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quiddidyquestions's avatar

What's with the Christian tilt on craft stores?

Asked by quiddidyquestions (1869 points ) April 18th, 2012

I’ve been doing lots of projects lately and have found myself at a few big chain craft and fabric stores.

One of them (Hobby Lobby) has a sign on the door saying they’re closed on Sunday to allow their employees time to worship. They have a whole aisle of cross sculptures, lots of crosses and Jesus themed cards, frames, accessories, etc. I went around the winter holidays and couldn’t find any decor or anything for any holiday other than Christmas. Another fabric store has a whole lot of fabric with cross prints and other Jesusy things.

What’s with this? Is there some big Christianity/crafting crossover I’m not aware of?

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31 Answers

bkcunningham's avatar

The founder of Hobby Lobby David Green is a Christian.

quiddidyquestions's avatar

@bkcunningham Pretty simple I guess! But aren’t many business owners Christian? They don’t all go all out making it so clear. There must be a reason the business model is working in the craft world. I don’t find many (any) blatantly Christian restaurants, gas stations, etc.

JLeslie's avatar

@quiddidyquestions I’m going to say yes, there is a lot of Christians who craft. There are also a lot of Christians in America in general. Hobby Lobby does work with Christian Ministries..

bkcunningham's avatar

It seems like crafting is have a big resurrection.

JLeslie's avatar

Lots of businesses in the bible belt have biblical quotes, the sign of the fish, crosses on walls, on cars, all over. I had never seen a Hobby Lobby until I moved to the south, I am not sure if they are located more in the bible belt, and so their market is heavily evangelical christians? Also, and this is generalizing, Christians tend to do a lot of crafts not only as family fun, I think everyone does that, but also when putting together parties and special events they many times do a lot of the work themselves.

Other businesses are closed on Sundays for religious reasons like Chik FilA if I remember correctly.

JLeslie's avatar

Hmmm, I was just thinking about what you said that every holiday thing was for Christmas. It didn’t register with me shopping wjere I live, becajse it is almost impossible to find Chanukah items at all where I live, unless I drive 25+ minutes to the more Jewish area that suburbs Memphis. Are you saying you live in an area that has a lot of other religions and they are not marketed to at all by Hobby Lobby?

Charles's avatar

If a superstitious organization can convince billions of people there is an invisible man in the sky, then a smart entrepreneur would assume these same people can be convinced to buy products in his store.

quiddidyquestions's avatar

@JLeslie Yup. I live in a fairly large city that leans liberal… not in the Bible Belt.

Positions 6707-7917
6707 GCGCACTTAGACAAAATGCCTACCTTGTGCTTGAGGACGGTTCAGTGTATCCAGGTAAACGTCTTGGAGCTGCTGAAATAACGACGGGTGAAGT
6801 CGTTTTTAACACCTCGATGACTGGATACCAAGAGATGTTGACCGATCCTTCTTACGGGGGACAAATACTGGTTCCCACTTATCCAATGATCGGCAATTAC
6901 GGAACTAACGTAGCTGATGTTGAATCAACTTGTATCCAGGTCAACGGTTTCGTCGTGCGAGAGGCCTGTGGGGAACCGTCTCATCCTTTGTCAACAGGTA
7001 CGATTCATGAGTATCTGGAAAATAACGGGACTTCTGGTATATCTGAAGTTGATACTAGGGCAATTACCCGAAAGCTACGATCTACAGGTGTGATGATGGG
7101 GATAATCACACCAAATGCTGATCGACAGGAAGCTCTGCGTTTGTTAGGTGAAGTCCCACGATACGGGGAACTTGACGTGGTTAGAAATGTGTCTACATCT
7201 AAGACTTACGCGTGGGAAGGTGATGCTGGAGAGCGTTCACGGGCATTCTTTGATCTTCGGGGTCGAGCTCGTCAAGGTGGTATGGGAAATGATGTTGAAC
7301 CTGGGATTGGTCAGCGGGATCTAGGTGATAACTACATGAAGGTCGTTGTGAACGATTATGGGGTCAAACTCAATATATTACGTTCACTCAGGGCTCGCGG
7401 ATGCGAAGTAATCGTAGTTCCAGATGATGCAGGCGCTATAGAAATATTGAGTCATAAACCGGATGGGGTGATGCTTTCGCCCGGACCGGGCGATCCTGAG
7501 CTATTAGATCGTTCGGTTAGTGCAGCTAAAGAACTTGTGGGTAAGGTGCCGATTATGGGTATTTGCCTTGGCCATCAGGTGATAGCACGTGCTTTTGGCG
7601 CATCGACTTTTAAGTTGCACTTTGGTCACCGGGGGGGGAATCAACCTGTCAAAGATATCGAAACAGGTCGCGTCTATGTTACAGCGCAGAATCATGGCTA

JLeslie's avatar

@quiddidyquestions Yes, but Hobby Lobby has a Christian founder who started his stores in the Bible belt, well Oklahoma, part of the state is Bible Belt if I remember correctly, and his buying office might be very in tune with that customer. I don’t know if Hobby Lobby stores tend to be in very Christian areas for the most part, even though you are in a liberal city. Don’t misunderstand me, I am pretty liberal, Jewish, and I shop there sometimes when I need crafty things.

JLeslie's avatar

There is definitely more crafty country stuff in the homes here in the midsouth than when I lived in southeast FL, NY, or MD.

Dutchess_III's avatar

What is with this recent rash of “Christian” questions?
It’s a privately owned business. They can do what they want.

GracieT's avatar

This will be somewhat off topic! What struck me as funny was hearing Christian Christmas carols, not just ones like Jingle Bells- actual CHRISTIAN
carols in their stores over Christmas. The owners decorated for Christmas, played Christmas carols, etc. the funny part of that is that the store owners were Jewish. Made it all seem rather silly, even though I understood why they did that.

quiddidyquestions's avatar

@Dutchess_III I certainly didn’t say they couldn’t. But, um, thanks?

JLeslie's avatar

@GracieT I don’t get why that is weird? My favorite carols are the more religious ones.

Carly's avatar

I currently work at Joann’s Fabric and Craft store, and most floor sale employees (cashiers and counter cutters), are required to be available on Fridays, Saturdays AND Sundays.

I’m scheduled on Sunday so often that I haven’t been to church for almost two months.

Pied_Pfeffer's avatar

Consider the religious demographics of the US. The vast majority claim to be of some sort of Christian faith. Next comes people who claim to have no religious belief. Less than 5% claim to be of a non-Christian faith.

@JLeslie, you could probably address this based upon your retail experience. It seems to me that a large chain like Hobby Lobby would cater to the majority of the population in order to move their products. It’s possible that they have carried craft items targeted to other religions in the past, and they didn’t sell. This could just be a business decision.

There could be other possibilities as well. Maybe they were out of stock on the day that you were there. Maybe a special section is set aside for crafts for other religions and you just didn’t see it. I’ve been to Hobby Lobbys, and those stores are huge! Maybe they do if the store is located in an area has a community that is heavily populated by people of a certain religion.